Thelonious Monk: Monk’s Music, Featuring John Coltrane


The sessions included here use four of the most distinguished jazz players who all play at their routine best – Monk, Trane, Hawk and Blakey (Monk had recently made his classic album with the Messengers). How could it fail? Additionally a large spread of Monk’s method is included.

Hawk had been at the top of his game for 30 years, but Monk and Coltrane were just coming over the hill as far as the people who bought records were concerned. On this album there’s no sign of a reclusive Monk and he treats his home-grown repertoire with love and delight. Coltrane was a giant of a musician by this time, but even he treats the music with great respect and a concomitant restraint, which, surprisingly, doesn’t seem to affect his flow of ideas.

The opening Abide With Me lasts for a minute and has no improvisation. Monk’s working is dark (presumably his choice, for all the arrangements are by Gigi Gryce under Monk’s supervision) and might almost have been designed to give jazz fans something to have played at their funerals (note: not at mine, please).


Trane seemed to be bobbing about in and out of Miles’s and Monk’s groups. This time Miles had fired him in October 1957 when narcotics caused him to fall asleep on the stand. “You can come and play for me any time”, Monk told him. Trane did, for five months. There was little official recording of that quartet apart from this album. The septet tracks are uniformly excellent, with Hawkins, who didn’t need to change his course to work with Monk, outstanding alongside Trane. Ray Copeland is a revelation, with a tasteful influence from Miles and an easy understanding of Monk’s oeuvre. Monk was taken ill during the session, and returned with everyone when he was well to complete the programme. (The dates below are correct. Those in the liner are wrong).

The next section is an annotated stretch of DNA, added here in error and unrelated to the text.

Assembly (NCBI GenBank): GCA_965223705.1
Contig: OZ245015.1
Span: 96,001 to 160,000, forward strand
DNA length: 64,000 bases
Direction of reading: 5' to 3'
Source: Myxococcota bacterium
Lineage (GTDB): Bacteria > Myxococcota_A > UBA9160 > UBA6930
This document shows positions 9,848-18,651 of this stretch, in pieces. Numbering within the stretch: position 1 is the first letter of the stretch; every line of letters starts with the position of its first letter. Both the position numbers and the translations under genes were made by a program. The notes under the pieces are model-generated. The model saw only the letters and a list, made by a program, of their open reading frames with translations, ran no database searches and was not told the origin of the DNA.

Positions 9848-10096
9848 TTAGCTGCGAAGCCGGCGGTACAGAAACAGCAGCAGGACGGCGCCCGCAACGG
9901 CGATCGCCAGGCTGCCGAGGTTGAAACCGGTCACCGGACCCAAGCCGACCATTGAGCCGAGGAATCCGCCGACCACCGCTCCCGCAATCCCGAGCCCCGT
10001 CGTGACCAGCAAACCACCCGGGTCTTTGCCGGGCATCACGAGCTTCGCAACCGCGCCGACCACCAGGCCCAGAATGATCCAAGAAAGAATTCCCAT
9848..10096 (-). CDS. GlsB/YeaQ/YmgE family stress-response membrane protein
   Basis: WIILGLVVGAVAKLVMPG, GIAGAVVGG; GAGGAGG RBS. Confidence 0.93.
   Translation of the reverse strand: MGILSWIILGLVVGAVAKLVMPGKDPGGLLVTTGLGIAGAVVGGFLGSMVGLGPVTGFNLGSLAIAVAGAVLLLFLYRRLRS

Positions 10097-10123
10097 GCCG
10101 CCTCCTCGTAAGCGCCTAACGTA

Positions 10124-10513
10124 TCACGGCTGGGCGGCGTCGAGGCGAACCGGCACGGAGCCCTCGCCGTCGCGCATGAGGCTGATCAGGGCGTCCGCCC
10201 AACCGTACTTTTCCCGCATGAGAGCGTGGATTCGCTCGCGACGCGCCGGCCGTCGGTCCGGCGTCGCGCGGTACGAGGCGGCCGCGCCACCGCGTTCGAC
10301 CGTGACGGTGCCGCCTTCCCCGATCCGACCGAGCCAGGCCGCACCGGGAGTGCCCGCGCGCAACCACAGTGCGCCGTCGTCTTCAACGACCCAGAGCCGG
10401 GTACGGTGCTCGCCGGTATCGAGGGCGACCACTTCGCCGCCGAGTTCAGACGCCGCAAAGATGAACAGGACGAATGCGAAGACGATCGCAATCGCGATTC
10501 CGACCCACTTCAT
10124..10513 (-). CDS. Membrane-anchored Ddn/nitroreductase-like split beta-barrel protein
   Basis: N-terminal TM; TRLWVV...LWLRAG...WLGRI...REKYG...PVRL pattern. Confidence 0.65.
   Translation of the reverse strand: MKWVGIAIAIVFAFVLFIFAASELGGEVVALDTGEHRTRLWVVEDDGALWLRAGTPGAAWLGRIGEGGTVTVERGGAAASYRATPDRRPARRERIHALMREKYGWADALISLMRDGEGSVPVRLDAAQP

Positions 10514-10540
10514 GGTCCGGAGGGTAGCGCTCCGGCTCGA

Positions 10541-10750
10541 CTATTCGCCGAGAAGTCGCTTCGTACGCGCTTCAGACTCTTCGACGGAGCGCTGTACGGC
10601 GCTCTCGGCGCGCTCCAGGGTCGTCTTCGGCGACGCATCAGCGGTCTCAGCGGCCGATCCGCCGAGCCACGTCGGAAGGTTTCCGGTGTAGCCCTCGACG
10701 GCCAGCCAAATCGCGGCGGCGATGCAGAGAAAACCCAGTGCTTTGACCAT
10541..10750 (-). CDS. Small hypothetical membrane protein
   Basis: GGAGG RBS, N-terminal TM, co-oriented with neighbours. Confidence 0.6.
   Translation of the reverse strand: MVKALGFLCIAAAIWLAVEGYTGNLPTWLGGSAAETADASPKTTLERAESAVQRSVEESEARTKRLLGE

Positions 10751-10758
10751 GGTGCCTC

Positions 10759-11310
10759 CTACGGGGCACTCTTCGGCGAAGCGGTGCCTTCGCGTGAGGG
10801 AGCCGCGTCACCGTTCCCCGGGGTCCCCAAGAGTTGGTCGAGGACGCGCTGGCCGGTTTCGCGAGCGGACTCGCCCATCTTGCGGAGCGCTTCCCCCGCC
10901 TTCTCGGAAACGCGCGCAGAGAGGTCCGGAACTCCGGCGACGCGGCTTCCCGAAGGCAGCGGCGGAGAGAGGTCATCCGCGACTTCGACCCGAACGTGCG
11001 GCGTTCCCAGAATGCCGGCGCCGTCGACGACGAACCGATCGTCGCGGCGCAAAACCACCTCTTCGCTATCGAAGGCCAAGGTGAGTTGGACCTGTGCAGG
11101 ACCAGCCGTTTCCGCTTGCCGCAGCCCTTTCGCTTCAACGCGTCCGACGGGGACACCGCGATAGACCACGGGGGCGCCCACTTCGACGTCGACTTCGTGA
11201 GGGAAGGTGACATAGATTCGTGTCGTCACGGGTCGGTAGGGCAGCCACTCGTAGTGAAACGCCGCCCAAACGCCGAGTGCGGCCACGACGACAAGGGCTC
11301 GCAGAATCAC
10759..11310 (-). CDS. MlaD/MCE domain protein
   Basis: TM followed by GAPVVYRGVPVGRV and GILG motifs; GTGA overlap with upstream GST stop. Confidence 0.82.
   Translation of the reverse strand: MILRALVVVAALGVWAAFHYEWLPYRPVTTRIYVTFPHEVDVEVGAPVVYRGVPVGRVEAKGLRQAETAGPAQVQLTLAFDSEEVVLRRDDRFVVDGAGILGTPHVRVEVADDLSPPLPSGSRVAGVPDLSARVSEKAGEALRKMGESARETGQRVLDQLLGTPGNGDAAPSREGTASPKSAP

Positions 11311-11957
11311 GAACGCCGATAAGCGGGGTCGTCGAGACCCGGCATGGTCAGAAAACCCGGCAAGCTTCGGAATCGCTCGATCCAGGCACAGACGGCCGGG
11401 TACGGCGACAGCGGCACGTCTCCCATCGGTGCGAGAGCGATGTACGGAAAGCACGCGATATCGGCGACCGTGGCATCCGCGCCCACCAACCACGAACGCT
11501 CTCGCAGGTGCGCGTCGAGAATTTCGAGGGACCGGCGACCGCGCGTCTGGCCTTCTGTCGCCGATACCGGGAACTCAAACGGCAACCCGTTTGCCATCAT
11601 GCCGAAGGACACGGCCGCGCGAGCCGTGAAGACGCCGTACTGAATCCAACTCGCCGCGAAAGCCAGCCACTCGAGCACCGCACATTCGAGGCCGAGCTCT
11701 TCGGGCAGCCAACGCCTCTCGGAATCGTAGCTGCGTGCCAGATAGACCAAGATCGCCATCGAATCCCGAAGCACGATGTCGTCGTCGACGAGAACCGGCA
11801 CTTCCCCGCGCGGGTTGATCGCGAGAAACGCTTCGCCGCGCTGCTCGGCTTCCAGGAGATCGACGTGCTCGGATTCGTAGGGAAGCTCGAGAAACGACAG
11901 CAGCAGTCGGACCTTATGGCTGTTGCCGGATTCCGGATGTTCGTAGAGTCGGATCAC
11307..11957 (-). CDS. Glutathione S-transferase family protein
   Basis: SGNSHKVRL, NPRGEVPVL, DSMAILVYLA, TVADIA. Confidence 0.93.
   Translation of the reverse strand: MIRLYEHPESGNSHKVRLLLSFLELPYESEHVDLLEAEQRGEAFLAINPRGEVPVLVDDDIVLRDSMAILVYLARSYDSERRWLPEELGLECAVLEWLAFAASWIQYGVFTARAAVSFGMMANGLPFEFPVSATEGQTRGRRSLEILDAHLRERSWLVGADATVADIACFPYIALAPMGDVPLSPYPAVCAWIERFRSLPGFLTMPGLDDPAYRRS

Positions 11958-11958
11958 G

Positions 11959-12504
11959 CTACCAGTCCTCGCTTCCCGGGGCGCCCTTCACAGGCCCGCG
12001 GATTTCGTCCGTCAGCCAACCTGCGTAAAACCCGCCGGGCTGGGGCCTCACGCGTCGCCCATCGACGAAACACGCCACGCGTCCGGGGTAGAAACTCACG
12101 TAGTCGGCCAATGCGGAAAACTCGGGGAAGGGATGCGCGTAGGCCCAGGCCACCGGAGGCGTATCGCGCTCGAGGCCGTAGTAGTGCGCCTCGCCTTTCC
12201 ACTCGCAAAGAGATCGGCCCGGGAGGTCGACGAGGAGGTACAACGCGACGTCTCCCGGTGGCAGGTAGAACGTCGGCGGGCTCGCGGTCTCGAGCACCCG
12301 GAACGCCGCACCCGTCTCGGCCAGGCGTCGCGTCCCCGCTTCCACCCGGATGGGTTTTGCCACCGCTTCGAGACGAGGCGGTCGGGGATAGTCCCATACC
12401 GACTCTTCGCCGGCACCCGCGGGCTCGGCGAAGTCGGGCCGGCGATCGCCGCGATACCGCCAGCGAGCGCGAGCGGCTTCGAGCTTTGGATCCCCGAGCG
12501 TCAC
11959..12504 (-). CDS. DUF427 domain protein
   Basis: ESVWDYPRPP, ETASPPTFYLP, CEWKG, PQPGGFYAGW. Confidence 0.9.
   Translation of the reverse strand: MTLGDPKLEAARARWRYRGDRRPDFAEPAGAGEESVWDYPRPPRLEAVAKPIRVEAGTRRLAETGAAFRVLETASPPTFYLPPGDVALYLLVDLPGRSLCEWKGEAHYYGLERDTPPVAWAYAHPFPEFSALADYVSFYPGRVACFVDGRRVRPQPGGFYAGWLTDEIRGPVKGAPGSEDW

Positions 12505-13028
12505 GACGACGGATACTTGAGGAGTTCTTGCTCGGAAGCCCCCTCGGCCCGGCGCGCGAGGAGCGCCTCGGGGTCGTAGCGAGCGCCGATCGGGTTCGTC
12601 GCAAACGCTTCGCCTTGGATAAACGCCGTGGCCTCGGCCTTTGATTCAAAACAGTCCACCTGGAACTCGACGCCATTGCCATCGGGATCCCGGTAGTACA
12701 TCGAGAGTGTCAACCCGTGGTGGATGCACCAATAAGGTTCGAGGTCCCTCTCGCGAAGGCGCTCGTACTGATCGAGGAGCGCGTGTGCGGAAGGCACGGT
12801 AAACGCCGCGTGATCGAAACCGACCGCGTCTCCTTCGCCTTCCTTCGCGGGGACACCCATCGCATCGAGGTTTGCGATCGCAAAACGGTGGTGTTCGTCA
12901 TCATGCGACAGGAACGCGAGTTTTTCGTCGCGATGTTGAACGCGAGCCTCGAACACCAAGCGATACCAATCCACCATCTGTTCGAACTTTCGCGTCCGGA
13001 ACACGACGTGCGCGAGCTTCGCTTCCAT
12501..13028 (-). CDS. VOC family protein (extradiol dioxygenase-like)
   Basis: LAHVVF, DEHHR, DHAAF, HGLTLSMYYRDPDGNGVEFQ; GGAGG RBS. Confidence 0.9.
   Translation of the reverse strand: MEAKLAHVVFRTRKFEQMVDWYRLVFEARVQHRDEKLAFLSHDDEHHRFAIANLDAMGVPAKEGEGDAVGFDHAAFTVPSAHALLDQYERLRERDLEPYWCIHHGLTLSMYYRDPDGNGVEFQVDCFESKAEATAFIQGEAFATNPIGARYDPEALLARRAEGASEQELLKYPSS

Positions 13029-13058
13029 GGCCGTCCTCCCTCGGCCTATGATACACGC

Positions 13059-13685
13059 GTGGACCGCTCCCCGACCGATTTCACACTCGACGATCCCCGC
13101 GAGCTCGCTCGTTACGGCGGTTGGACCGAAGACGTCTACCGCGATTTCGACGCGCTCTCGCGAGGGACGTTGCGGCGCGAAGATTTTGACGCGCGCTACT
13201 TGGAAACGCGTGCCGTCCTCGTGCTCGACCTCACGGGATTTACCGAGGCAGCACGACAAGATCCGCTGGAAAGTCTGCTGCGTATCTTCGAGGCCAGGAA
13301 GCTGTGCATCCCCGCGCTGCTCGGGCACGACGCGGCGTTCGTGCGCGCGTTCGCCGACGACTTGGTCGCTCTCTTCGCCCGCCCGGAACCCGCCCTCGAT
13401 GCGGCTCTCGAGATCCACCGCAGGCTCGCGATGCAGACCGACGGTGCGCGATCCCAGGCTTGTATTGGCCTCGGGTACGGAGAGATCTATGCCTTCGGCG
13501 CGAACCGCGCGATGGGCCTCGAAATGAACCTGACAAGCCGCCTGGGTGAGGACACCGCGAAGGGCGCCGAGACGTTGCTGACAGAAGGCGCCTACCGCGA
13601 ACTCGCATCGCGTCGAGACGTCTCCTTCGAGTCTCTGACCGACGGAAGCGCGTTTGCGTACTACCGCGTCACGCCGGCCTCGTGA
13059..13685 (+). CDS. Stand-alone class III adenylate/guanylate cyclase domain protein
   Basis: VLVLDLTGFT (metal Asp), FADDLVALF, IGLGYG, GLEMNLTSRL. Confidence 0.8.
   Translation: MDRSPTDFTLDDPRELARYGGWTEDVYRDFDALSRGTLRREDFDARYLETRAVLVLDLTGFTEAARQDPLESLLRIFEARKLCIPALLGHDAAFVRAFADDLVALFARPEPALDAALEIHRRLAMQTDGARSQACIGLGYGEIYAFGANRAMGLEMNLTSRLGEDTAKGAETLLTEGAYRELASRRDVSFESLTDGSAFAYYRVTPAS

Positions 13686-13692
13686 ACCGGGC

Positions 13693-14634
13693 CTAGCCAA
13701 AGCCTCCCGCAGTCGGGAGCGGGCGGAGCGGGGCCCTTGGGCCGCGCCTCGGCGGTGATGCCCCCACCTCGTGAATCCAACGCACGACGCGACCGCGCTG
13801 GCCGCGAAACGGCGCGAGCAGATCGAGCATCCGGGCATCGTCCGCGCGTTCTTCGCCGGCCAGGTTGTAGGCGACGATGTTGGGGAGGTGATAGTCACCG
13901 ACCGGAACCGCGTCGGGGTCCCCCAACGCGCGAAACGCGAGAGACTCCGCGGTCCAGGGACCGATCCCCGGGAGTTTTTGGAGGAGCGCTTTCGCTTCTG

Monk made a living improvising on his own compositions and these versions are satisfyingly long, with Monk sounding fresh throughout. Consequently there’s a dazzling selection of nine of them here, of which Trinkle Trinkle is a fine example. It’s fiendishly difficult to work with – no doubt why it’s lesser known. The beautiful 32-bar Ruby My Dear features Hawk and is the converse and the version here is very beautiful. Monk had gone home ill when Gigi’s 13 minute Blues For Tomorrow was recorded to salvage the session. Never mind the eccentricities, relish the music.

“They wanted me to pose in a monk’s habit, on a pulpit, holding a glass of whiskey. I told them no.” Consequently there is a brilliant colour photo of Monk in his seven-year old son’s toy cart.

(1) Abide With Me; Well, You Needn’t; (2) Ruby My Dear; (1) Off Minor; Epistrophy; Crepescule With Nellie; (2) Nutty; Trinkle Trinkle; (3) Monk’s Mood; (4) Blues For Tomorrow; (1) Off Minor (alt) (78.49)
Thelonious Monk (p); John Coltrane (ts) with (1) Ray Copeland (t); Gigi Gryce (as); Coleman Hawkins (ts); Wilbur Ware (b); Art Blakey (d). NYC, 26 June 1957. (2) Wilbur Ware (b); Shadow Wilson (d). NYC, 26 July 1957. (3) Wilbur Ware (b). NYC, 16 April 1957. (4) as (1) minus Thelonious Monk.
American Jazz Classics 90285